COMPARATIVE STUDY
JOURNAL ARTICLE
MULTICENTER STUDY

Patients with heart failure in the "intermediate range" of peak oxygen uptake: additive value of heart rate recovery and the minute ventilation/carbon dioxide output slope in predicting mortality

Luiz Eduardo Ritt, Ricardo Brandão Oliveira, Jonathan Myers, Ross Arena, Mary Ann Peberdy, Daniel Bensimhon, Paul Chase, Daniel Forman, Marco Guazzi
Journal of Cardiopulmonary Rehabilitation and Prevention 2012, 32 (3): 141-6
22487616

PURPOSE: While patients with heart failure who achieve a peak oxygen uptake (peak VO2) of 10 mL·kg(-1)·min(-1) or less are often considered for intensive surveillance or intervention, those achieving 14 mL·kg(-1)·min(-1) or more are generally considered to be at lower risk. Among patients in the "intermediate" range of 10.1 to 13.9 mL·kg(-1)·min(-1), optimally stratifying risk remains a challenge.

METHODS: Patients with heart failure (N = 1167) referred for cardiopulmonary exercise testing were observed for 21 ± 13 months. Patients were classified into 3 groups of peak VO2 (≤10, 10.1-13.9, and ≥14 mL·kg(-1)·min(-1)). The ability of heart rate recovery at 1 minute (HRR1) and the minute ventilation/carbon dioxide output (VE/VCO2) slope to complement peak VO2 in predicting cardiovascular mortality were determined.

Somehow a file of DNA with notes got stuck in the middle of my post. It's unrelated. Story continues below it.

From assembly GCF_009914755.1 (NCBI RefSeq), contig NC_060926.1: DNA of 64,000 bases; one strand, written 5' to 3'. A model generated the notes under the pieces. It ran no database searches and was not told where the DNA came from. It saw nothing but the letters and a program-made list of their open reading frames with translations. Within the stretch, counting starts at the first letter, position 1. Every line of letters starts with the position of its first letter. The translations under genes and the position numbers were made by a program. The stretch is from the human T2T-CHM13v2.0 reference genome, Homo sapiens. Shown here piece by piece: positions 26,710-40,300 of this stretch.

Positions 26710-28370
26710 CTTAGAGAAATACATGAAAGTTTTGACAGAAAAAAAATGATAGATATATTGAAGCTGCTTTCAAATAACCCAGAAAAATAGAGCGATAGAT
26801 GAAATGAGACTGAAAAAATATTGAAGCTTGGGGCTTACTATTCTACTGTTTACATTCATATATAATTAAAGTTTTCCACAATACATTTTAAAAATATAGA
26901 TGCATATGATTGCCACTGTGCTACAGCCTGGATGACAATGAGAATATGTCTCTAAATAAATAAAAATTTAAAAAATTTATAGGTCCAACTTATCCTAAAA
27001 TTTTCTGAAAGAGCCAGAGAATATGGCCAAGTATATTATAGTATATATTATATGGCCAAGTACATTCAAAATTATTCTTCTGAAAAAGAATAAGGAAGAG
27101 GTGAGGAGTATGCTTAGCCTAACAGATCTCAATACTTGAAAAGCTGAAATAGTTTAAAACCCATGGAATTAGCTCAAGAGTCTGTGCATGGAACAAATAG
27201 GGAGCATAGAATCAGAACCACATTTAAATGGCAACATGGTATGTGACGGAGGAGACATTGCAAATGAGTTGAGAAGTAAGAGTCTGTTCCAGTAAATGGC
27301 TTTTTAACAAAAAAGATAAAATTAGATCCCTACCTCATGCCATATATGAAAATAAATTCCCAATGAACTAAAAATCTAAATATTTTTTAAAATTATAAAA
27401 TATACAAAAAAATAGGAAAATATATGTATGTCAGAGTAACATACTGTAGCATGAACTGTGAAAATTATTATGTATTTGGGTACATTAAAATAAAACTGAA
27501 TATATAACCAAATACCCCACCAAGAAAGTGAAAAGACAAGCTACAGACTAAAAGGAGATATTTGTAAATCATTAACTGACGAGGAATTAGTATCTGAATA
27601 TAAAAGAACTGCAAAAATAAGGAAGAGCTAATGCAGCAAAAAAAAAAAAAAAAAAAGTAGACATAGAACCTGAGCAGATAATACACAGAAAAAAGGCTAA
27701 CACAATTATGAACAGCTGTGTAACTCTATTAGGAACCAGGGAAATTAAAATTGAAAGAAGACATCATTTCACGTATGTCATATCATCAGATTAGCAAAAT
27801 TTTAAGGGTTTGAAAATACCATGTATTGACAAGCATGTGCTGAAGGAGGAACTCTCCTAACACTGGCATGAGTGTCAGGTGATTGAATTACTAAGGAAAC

RESULTS: Peak VO2, HRR1 (<16 beats per minute), and the VE/VCO2 slope (>34) were independent predictors of mortality (hazard ratio 1.6, 95% CI: 1.2-2.29, P = .006; hazard ratio 1.7, 95% CI: 1.1-2.5, P = .008; and hazard ratio 2.4, 95% CI: 1.6-3.4, P < .001, respectively). Compared with those achieving a peak VO2 ≥ 14 mL·kg(-1)·min(-1), patients within the intermediate range with either an abnormal VE/VCO2 slope or HRR1 had a nearly 2-fold higher risk of cardiac mortality. Those with both an abnormal HRR1 and VE/VCO2 slope had a higher mortality risk than those with a peak VO2 ≤ 10 mL·kg(-1)·min(-1). Survival was not different between those with a peak VO2 ≤ 10 mL·kg(-1)·min(-1) and those in the intermediate range with either an abnormal HRR1 or VE/VCO2 slope.

CONCLUSIONS: HRR1 and the VE/VCO2 slope effectively stratify patients with peak VO2 within the intermediate range into distinct groups at high and low risk.

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